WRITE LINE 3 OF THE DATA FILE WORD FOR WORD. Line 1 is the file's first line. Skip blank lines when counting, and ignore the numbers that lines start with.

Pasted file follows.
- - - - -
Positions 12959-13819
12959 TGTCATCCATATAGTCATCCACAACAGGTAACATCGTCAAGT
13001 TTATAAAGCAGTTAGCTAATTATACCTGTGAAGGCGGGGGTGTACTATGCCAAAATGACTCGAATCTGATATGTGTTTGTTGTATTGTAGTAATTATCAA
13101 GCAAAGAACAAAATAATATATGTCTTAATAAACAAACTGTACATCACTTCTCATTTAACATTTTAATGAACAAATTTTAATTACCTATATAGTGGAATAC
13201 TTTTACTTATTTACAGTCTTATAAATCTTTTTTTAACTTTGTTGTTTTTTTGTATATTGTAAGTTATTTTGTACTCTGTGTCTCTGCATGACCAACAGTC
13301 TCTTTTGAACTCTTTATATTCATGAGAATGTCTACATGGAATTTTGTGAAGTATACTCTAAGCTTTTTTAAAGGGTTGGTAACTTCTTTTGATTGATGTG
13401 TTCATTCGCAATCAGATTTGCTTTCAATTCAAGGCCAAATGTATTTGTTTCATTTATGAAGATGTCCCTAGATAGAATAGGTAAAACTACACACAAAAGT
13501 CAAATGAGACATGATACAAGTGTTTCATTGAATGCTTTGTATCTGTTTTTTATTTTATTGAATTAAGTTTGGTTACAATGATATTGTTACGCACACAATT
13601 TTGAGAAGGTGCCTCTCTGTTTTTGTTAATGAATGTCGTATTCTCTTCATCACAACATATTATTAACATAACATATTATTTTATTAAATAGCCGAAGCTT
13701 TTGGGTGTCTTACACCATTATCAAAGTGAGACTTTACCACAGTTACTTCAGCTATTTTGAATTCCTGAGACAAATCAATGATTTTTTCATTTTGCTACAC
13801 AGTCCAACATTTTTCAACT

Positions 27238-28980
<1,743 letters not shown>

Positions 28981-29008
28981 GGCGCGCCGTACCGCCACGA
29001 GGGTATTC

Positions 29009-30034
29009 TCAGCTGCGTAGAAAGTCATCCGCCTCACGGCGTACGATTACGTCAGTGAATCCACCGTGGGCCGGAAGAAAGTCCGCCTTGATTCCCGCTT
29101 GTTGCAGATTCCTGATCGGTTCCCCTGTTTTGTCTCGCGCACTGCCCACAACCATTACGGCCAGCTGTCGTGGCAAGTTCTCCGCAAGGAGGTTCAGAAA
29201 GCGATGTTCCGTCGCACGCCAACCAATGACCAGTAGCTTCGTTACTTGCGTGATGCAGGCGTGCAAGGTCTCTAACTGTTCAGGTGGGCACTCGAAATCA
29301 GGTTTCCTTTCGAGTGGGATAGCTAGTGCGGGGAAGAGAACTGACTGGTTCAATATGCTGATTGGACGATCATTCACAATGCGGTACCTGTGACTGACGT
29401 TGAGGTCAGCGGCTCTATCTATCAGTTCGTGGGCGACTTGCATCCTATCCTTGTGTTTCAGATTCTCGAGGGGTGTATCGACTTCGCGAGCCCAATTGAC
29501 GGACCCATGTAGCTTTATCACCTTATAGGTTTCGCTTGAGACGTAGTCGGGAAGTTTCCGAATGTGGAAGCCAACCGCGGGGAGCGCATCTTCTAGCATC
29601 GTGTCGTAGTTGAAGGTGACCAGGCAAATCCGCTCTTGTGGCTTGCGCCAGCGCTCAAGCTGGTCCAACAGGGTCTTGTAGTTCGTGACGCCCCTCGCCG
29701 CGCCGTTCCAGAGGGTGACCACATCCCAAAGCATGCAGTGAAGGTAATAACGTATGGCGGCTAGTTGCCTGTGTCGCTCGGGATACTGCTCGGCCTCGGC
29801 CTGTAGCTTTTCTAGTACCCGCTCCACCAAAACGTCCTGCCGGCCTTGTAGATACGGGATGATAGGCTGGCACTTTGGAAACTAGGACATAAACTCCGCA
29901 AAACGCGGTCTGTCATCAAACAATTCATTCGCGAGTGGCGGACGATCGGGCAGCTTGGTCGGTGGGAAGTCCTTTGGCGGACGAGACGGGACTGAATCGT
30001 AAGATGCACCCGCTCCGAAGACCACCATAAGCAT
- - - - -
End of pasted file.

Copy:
13001 TTATAAAGCAGTTAGCTAATTATACCTGTGAAGGCGGGGGTGTACTATGCCAAAATGACTCGAATCTGATATGTGTTTGTTGTATTGTAGTAATTATCAA